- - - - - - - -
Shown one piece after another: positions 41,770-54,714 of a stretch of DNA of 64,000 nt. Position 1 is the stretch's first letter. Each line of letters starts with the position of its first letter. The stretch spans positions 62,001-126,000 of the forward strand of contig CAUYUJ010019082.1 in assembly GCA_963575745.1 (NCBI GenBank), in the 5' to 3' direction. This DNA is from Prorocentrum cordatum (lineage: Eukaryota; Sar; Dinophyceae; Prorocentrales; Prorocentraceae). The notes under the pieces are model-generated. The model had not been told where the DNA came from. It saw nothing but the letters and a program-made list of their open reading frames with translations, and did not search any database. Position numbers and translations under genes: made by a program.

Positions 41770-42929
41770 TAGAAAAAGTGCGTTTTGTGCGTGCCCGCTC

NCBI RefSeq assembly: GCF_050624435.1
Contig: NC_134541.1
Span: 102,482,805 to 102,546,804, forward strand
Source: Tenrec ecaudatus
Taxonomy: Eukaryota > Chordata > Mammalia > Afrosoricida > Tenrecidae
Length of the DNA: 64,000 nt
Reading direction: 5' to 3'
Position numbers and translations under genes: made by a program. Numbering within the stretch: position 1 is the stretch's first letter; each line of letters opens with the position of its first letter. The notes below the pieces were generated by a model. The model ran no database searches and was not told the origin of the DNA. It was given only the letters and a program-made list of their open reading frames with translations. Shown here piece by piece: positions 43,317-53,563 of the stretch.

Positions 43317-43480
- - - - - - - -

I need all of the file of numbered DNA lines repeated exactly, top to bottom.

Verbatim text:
Shown one piece after another: positions 41,770-54,714 of a stretch of DNA of 64,000 nt. Position 1 is the stretch's first letter. Each line of letters starts with the position of its first letter. The stretch spans positions 62,001-126,000 of the forward strand of contig CAUYUJ010019082.1 in assembly GCA_963575745.1 (NCBI GenBank), in the 5' to 3' direction. This DNA is from Prorocentrum cordatum (lineage: Eukaryota; Sar; Dinophyceae; Prorocentrales; Prorocentraceae). The notes under the pieces are model-generated. The model had not been told where the DNA came from. It saw nothing but the letters and a program-made list of their open reading frames with translations, and did not search any database. Position numbers and translations under genes: made by a program.

Positions 41770-42929
41770 TAGAAAAAGTGCGTTTTGTGCGTGCCCGCTC

NCBI RefSeq assembly: GCF_050624435.1
Contig: NC_134541.1
Span: 102,482,805 to 102,546,804, forward strand
Source: Tenrec ecaudatus
Taxonomy: Eukaryota > Chordata > Mammalia > Afrosoricida > Tenrecidae
Length of the DNA: 64,000 nt
Reading direction: 5' to 3'
Position numbers and translations under genes: made by a program. Numbering within the stretch: position 1 is the stretch's first letter; each line of letters opens with the position of its first letter. The notes below the pieces were generated by a model. The model ran no database searches and was not told the origin of the DNA. It was given only the letters and a program-made list of their open reading frames with translations. Shown here piece by piece: positions 43,317-53,563 of the stretch.

Positions 43317-43480